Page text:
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J Anxiety Disord. 2019 May;64:1-8. doi: 10.1016/j.janxdis.2019.02.005. Epub 2019 Mar 1.

Fear extinction learning as a predictor of response to cognitive behavioral therapy for pediatric obsessive compulsive disorder.

Author information

1
Massachusetts General Hospital, 185 Cambridge Street, Suite 2000, Boston, MA, 02114, United States; Harvard University Medical School, Boston, MA, United States. Electronic address: dan.geller@mgh.harvard.edu.
2
Division of Child and Adolescent Psychiatry, Johns Hopkins University School of Medicine, Baltimore, MD, United States. Electronic address: jfmcguire@jhmi.edu.
3
Massachusetts General Hospital, 185 Cambridge Street, Suite 2000, Boston, MA, 02114, United States; Harvard University Medical School, Boston, MA, United States. Electronic address: scott_orr@hms.harvard.edu.
4
School of Aging Studies, University of South Florida, 13301 Bruce B Downs Blvd, Tampa, FL, 33620, United States. Electronic address: bsmall@usf.edu.
5
Department of Pediatrics, University of South Florida, Rothman Center for Neuropsychiatry, United States; Department of Psychiatry & Behavioral Neurosciences, University of South Florida, United States.
6
Massachusetts General Hospital, 185 Cambridge Street, Suite 2000, Boston, MA, 02114, United States. Electronic address: kbtrainor@mgh.harvard.edu.
7
Massachusetts General Hospital, 185 Cambridge Street, Suite 2000, Boston, MA, 02114, United States. Electronic address: rporth@mgh.harvard.edu.
8
Massachusetts General Hospital, 185 Cambridge Street, Suite 2000, Boston, MA, 02114, United States; Harvard University Medical School, Boston, MA, United States. Electronic address: swilhelm@mgh.harvard.edu.
9
Menninger Department of Psychiatry & Behavioral Sciences, Baylor College of Medicine, 1977 Butler Blvd, Suite 400, Houston 77030, TX, United States. Electronic address: Eric.Storch@bcm.edu.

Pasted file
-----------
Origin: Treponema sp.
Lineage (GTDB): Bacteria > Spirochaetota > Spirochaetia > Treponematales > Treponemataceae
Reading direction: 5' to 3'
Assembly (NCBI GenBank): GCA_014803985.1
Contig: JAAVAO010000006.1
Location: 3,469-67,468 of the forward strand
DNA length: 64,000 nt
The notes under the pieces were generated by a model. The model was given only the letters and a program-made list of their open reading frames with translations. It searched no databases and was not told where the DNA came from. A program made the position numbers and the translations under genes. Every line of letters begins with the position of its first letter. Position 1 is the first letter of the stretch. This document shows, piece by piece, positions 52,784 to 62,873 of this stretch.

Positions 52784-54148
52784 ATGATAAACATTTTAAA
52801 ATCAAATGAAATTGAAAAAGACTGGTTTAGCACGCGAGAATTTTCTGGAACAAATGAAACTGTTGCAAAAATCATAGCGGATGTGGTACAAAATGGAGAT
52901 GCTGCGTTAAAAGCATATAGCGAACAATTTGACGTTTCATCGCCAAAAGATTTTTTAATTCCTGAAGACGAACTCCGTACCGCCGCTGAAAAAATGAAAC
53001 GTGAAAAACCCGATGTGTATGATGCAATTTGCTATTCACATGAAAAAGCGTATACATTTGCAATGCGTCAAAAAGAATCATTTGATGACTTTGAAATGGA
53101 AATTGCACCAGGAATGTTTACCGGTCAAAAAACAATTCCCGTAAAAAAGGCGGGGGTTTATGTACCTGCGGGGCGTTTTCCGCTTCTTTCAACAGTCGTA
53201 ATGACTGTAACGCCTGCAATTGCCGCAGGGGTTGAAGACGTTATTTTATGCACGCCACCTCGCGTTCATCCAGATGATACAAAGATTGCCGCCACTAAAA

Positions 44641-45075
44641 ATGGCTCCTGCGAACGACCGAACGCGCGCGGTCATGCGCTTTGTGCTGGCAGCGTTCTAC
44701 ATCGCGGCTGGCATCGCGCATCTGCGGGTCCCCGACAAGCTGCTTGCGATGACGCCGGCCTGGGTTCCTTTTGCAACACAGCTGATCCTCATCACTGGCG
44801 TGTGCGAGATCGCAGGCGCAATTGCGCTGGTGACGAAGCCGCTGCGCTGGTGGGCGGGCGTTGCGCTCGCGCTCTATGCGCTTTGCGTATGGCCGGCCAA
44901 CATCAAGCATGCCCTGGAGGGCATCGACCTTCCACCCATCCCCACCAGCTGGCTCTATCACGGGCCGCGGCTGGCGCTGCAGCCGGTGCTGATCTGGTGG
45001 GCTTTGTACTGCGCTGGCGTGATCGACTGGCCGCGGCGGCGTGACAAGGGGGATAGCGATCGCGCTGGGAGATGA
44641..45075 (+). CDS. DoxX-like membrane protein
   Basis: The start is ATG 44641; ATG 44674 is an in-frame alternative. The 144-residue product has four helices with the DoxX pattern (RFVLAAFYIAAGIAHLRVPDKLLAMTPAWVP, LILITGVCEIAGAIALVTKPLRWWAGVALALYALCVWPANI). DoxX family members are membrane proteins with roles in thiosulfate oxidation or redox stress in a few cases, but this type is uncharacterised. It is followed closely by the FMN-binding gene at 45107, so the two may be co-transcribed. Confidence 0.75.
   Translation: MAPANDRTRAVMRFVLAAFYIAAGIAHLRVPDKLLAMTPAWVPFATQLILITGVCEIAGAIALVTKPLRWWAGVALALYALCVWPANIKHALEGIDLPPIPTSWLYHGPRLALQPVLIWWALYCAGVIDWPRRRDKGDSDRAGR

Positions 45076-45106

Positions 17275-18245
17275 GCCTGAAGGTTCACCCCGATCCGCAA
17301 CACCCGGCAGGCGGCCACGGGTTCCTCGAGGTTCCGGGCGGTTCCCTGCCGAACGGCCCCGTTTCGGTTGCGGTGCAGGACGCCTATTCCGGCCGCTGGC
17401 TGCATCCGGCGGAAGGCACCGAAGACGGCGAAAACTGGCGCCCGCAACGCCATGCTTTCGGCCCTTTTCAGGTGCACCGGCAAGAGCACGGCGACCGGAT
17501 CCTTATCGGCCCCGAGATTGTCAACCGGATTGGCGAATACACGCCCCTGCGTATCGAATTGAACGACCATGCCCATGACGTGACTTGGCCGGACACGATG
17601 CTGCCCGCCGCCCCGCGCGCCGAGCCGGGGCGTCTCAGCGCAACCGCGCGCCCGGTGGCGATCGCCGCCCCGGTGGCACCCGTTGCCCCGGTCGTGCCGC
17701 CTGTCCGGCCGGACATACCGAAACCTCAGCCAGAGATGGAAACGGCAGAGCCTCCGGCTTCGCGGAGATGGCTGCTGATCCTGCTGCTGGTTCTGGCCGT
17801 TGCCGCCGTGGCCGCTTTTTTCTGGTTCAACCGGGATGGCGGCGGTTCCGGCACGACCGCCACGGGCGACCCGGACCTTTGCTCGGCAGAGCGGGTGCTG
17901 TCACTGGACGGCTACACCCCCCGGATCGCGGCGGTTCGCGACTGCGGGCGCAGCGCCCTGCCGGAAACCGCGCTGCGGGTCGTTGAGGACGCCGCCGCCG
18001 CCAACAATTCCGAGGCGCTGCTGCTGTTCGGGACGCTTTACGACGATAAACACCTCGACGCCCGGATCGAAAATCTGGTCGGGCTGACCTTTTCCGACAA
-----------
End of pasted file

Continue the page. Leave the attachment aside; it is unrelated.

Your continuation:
Abstract

BACKGROUND:

While cognitive behavior therapy (CBT) is an effective treatment for many children and adolescents with Obsessive Compulsive Disorder (OCD), therapeutic response is variable. Fear conditioning and extinction are central constructs underlying exposure-based CBT. Fear extinction learning assessed prior to CBT may be a useful predictor of CBT response for guiding treatment decisions.

METHODS:

Sixty-four youth who participated in a randomized placebo-controlled trial of CBT with and without d-cycloserine (DCS) completed a fear conditioning task. Skin conductance response (SCR) scores were used to measure fear acquisition and extinction to determine whether extinction learning could predict CBT response.

RESULTS:

CBT responders and non-responders appeared to acquire conditioned fear SCRs in a similar manner. However, differences between treatment responders and non-responders emerged during the extinction phase. A responder (responder, non-responder) by conditioned stimulus type (CS+, CS-) interaction showed that CBT responders differentiated the stimulus paired with (CS+) and without (CS-) the unconditioned stimulus correctly during early and late extinction, whereas the CBT non-responders did not (p = .004).

CONCLUSIONS:

While the small sample size makes conclusions tentative, this study supports an emerging literature that differential fear extinction may be an important factor underlying clinical correlates of pediatric OCD, including CBT response.

KEYWORDS:

CBT; Fear extinction; OCD; Pediatric; Skin resistance

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